Earlier this year a WTO panel struck down U.S. Country of Origin Labeling laws (COOL) that were intended to give American consumers crucial information about the food they eat. These laws reflected a growing demand in this country for more information about the food Americans eat, and voices from across the country are calling for an appeal of the ruling.
Most recently, a group of 19 U.S. Senators sent a letter to Secretary of Agriculture Tom Vilsack and U.S. Trade Representative Ron Kirk asking the Obama administration to appeal the WTO ruling.
“We requested these agencies take appropriate actions to appeal the DSP’s ruling and to work to ensure that our COOL program both meets our international trade obligations while continuing to provide such information to consumers,” Senator Chuck Grassley (R-Iowa) said. “People want to know where the food on their tables comes from, and that makes Country of Origin Labeling a no-brainer.”
The Senators pointed out that the original legislation was not written in a discriminatory way, it was merely meant to be informative. Both products produced in the United States and those that are imported must list their origin under the law, giving consumers the option to make their own choice about the food they buy with the most complete information available.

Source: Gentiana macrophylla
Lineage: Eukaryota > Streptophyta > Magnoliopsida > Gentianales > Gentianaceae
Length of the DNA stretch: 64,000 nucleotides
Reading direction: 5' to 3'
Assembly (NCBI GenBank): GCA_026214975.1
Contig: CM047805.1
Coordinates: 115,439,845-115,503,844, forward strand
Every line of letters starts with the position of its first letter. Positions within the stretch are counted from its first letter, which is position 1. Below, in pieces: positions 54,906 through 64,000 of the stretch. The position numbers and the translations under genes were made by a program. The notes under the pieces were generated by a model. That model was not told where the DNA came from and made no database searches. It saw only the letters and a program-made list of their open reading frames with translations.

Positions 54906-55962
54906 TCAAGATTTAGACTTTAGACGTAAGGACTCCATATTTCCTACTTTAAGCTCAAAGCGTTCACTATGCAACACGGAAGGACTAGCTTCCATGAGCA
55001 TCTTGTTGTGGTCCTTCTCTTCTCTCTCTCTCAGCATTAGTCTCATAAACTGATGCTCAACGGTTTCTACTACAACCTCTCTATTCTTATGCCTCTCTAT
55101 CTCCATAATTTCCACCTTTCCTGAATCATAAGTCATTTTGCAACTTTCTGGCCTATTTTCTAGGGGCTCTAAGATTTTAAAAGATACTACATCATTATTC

These laws are not a major departure from other policies the United States has, or the policies of other countries. Many countries list country of origin on their food products, yet the large American consumer marketplace makes it an easy target for this kind of complaint from other countries.
Unless there is a successful appeal, the U.S. may have to discontinue its COOL regulations or face sanctions from other countries. The laws were called a “protectionist measure” that gave an unfair advantage in the U.S. marketplace to U.S. producers. The only reason it would give American producers an unfair advantage is by U.S. consumers choosing to purchase products that are made in the United States. If Americans desire easy access to the information that tells them they are supporting American farmers and that their food is more likely to be safe, no international body should be able to tell them otherwise.
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